Saint Sophia Cathedral
This view of Saint Sophia Cathedral in Kiev is from Souvenir of Kiev, an early 20th-century album showing the main sites of Kiev, the capital of Ukraine and at that time one of the most important cities of the Russian Empire. The name of the cathedral comes from the sixth-century Hagia Sophia in Constantinople (present-day Istanbul) and means “Holy Wisdom,” rather than dedication to a particular saint. Designed as “the new Constantinople” to represent Eastern Christianity, Saint Sophia in Kiev was first constructed in the 11th century at the height of the power of Kievan Rus, a medieval polity within today’s Ukraine, and it was the major metropolitan church in Russia. It was completed in its present form 700 years later, after cycles of destruction and rebuilding. In this somewhat-idealized view, the cathedral is seen with the bell tower, the cathedral square, and the monument to Bohdan Khmelnytsky, a 17th-century Cossack generally regarded as a Ukrainian national hero. The cathedral, together with the Kiev-Pechersk Lavra monastery, is inscribed in the UNESCO World Heritage List. The 25 views in Souvenir of Kiev are collotypes, made using a chemically-based printing process widely employed before the invention of offset lithography.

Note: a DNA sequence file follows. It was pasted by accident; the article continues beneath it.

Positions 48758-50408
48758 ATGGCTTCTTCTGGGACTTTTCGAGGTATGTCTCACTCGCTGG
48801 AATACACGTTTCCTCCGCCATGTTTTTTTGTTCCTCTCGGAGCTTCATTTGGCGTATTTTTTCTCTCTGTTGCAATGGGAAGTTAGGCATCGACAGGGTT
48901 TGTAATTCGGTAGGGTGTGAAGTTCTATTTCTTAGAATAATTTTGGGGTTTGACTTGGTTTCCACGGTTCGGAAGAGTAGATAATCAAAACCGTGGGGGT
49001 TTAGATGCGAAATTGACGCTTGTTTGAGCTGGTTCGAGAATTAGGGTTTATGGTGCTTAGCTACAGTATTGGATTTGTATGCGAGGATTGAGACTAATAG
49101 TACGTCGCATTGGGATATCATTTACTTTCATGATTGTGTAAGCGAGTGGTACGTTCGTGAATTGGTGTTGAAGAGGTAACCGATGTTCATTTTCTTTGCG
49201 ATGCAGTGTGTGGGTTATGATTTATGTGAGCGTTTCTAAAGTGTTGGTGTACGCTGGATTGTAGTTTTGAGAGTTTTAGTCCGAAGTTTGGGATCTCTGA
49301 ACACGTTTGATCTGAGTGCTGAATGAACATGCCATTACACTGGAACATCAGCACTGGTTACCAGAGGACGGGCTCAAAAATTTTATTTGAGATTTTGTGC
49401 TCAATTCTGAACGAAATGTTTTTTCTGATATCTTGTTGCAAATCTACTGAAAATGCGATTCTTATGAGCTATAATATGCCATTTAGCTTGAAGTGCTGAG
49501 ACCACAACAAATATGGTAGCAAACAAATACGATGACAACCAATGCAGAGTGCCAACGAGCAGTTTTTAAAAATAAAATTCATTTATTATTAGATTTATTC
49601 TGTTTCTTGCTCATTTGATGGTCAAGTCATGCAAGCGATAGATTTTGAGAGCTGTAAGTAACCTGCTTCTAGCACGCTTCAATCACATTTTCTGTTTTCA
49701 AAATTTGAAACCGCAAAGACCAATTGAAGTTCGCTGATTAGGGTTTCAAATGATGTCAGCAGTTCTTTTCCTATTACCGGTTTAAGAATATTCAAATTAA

Title in Original Language
Type of Item
1 photomechanical print : collotype
Last updated: February 29, 2012